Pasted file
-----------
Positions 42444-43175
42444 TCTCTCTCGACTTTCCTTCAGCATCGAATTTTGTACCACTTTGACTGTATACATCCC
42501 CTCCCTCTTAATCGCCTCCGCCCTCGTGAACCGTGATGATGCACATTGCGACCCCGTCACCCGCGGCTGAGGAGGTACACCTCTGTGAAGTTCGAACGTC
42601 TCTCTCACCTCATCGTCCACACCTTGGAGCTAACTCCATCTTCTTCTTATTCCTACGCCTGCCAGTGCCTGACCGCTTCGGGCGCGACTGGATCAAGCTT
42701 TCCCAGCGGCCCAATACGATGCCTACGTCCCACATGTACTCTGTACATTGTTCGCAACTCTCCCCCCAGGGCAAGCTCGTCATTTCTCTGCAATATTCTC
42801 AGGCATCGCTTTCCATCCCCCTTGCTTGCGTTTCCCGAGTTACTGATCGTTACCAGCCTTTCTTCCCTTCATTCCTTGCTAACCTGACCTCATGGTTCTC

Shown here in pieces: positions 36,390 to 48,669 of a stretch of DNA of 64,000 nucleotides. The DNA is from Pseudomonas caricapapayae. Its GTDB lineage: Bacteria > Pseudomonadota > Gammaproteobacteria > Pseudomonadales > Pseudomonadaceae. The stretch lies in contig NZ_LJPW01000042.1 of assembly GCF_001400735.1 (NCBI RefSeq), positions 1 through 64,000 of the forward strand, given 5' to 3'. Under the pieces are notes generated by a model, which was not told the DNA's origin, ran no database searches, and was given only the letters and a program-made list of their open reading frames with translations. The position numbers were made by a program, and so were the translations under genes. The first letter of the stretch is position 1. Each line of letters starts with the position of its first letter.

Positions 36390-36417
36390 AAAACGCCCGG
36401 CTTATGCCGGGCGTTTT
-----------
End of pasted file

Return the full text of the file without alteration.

Positions 42444-43175
42444 TCTCTCTCGACTTTCCTTCAGCATCGAATTTTGTACCACTTTGACTGTATACATCCC
42501 CTCCCTCTTAATCGCCTCCGCCCTCGTGAACCGTGATGATGCACATTGCGACCCCGTCACCCGCGGCTGAGGAGGTACACCTCTGTGAAGTTCGAACGTC
42601 TCTCTCACCTCATCGTCCACACCTTGGAGCTAACTCCATCTTCTTCTTATTCCTACGCCTGCCAGTGCCTGACCGCTTCGGGCGCGACTGGATCAAGCTT
42701 TCCCAGCGGCCCAATACGATGCCTACGTCCCACATGTACTCTGTACATTGTTCGCAACTCTCCCCCCAGGGCAAGCTCGTCATTTCTCTGCAATATTCTC
42801 AGGCATCGCTTTCCATCCCCCTTGCTTGCGTTTCCCGAGTTACTGATCGTTACCAGCCTTTCTTCCCTTCATTCCTTGCTAACCTGACCTCATGGTTCTC

Shown here in pieces: positions 36,390 to 48,669 of a stretch of DNA of 64,000 nucleotides. The DNA is from Pseudomonas caricapapayae. Its GTDB lineage: Bacteria > Pseudomonadota > Gammaproteobacteria > Pseudomonadales > Pseudomonadaceae. The stretch lies in contig NZ_LJPW01000042.1 of assembly GCF_001400735.1 (NCBI RefSeq), positions 1 through 64,000 of the forward strand, given 5' to 3'. Under the pieces are notes generated by a model, which was not told the DNA's origin, ran no database searches, and was given only the letters and a program-made list of their open reading frames with translations. The position numbers were made by a program, and so were the translations under genes. The first letter of the stretch is position 1. Each line of letters starts with the position of its first letter.

Positions 36390-36417
36390 AAAACGCCCGG
36401 CTTATGCCGGGCGTTTT